In this article I will try to describe a very interesting hobby – metal detection – and how it relates to our own more general hobby, crown caps collecting.
If you desire to enlarge your own collection with old Soviet caps but don’t want to buy them, and if you can’t manage to make a trade, then metal detection is your chance to get these caps! However, before buying a metal detector, you have to learn whether the breweries in the region have been bottling beer using crown caps or not. Our target is an embossed aluminum crown cap. All the known regions are listed in our catalog. But who knows, maybe you will discover some new points on a map of Soviet crown caps.
We should also mention here Russian legislation in this area. The trend is negative, with laws becoming more tougher for those who hope to use metal detection to find caps. Most likely, sooner or later, we will have to put our detectors back into our cupboards, because metal detection will be completely outlawed by the government. Today it is still permissible to search in fields, forests, and dumps, but we know searching here is not so effective as searching in municipal parks, gardens, and beaches. At any rate, we have to pay attention to people around and there is now a real risk of being stopped or even detained by the police.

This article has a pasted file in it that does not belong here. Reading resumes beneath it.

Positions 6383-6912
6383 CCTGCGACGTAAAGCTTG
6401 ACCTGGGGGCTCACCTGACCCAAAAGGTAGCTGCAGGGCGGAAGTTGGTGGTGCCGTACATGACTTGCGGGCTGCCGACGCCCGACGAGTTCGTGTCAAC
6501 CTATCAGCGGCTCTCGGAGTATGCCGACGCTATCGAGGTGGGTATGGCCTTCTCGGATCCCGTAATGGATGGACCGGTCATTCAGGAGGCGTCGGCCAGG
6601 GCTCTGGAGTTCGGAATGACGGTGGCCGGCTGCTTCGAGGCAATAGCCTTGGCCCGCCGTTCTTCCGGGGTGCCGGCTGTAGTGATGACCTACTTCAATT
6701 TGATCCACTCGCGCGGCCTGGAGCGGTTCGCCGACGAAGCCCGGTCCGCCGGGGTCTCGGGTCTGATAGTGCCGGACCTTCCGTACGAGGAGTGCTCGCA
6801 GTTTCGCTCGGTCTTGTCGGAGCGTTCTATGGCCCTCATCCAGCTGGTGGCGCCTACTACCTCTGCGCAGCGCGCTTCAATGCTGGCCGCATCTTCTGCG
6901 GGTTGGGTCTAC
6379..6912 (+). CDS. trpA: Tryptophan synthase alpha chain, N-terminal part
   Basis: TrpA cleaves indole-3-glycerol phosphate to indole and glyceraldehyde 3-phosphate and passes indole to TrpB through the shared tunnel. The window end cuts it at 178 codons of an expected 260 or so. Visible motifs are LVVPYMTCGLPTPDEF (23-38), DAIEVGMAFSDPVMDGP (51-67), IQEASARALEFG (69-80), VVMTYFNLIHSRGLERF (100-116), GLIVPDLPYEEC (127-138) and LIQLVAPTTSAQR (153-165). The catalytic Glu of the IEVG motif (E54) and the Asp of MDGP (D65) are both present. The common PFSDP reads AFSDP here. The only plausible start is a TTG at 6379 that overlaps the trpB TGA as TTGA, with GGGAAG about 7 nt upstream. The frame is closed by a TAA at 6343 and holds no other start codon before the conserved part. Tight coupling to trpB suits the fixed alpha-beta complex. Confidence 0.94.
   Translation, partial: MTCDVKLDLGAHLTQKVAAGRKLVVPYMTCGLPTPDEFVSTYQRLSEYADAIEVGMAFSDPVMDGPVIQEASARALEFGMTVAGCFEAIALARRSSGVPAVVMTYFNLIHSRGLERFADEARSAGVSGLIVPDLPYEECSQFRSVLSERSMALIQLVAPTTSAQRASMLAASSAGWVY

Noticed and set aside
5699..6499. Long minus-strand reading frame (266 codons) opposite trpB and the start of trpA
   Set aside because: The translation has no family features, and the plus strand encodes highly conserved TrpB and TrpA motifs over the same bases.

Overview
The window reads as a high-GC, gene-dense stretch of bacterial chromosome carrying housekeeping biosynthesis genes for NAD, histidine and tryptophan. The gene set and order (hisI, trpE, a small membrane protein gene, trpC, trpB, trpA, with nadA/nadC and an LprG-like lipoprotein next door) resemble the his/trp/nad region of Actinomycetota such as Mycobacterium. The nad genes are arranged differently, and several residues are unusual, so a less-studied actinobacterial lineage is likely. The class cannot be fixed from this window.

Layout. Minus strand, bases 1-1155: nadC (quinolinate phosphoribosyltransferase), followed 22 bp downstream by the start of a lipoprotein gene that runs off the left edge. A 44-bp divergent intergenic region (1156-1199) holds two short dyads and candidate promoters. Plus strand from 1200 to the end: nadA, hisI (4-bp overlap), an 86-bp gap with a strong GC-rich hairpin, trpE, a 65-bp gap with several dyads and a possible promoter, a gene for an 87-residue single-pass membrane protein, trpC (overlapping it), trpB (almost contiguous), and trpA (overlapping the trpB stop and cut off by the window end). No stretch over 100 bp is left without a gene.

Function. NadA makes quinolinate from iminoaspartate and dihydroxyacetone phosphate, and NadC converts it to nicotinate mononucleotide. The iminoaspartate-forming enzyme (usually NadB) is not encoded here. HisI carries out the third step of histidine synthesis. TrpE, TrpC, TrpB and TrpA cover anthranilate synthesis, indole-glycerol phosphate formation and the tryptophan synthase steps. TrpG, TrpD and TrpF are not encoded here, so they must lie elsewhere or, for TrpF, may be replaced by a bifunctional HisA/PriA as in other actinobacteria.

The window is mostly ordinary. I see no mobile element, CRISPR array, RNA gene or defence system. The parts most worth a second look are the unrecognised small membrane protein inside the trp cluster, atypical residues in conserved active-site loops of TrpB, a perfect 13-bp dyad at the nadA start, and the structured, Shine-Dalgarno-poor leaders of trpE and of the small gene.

Well, if you still want to proceed, you have to get yourself some equipment. The main tool is a metal detector, MD for simplicity. There is a big variety of MDs on the market and they have many features, most prominently a display backlight and a signal level control showing the form and size of an object on the display. Some manufacturers promise you might find bars of gold, while others guarantee you will be able to search for ancient coins even under water. The variety of prices is also impressive, from a couple of hundred U.S. dollars to several thousands of dollars. What a collector choose? I want to share with you my own experience, and maybe it will help you to make your choice. All prices and trademarks cited below are provided for information purposes only, not for advertising.
Now we have to define what we are searching for. It is a piece of aluminum approximately 1 inch in diameter. (Of course, it would be great to find something else, perhaps of value, but we will be mostly concentrating on crown caps.) So the MD has to detect such an object, which is a simple task for any MD up to about six inches in depth. We don’t need a high-powered MD with a coil having a big diameter, which would make the MD too too heavy to use. For our modest requirements we need the simplest MD.
After reading a variety of reviews I selected the most popular MD, the Garrett ACE 250, with a medium-sized 8.5 x 11’’ coil. I spent $350 for this machine, an amount that I would have spent in just five months had I purchased the caps I found with the MD had I instead purchased them for $2 apiece. In this case, I did not go searching every weekend. This MD uses four penlight batteries; their charge is enough for more than one day of continuous operation. It’s a good idea always to have an extra set of batteries, and I recommend you take off batteries after operation to save energy.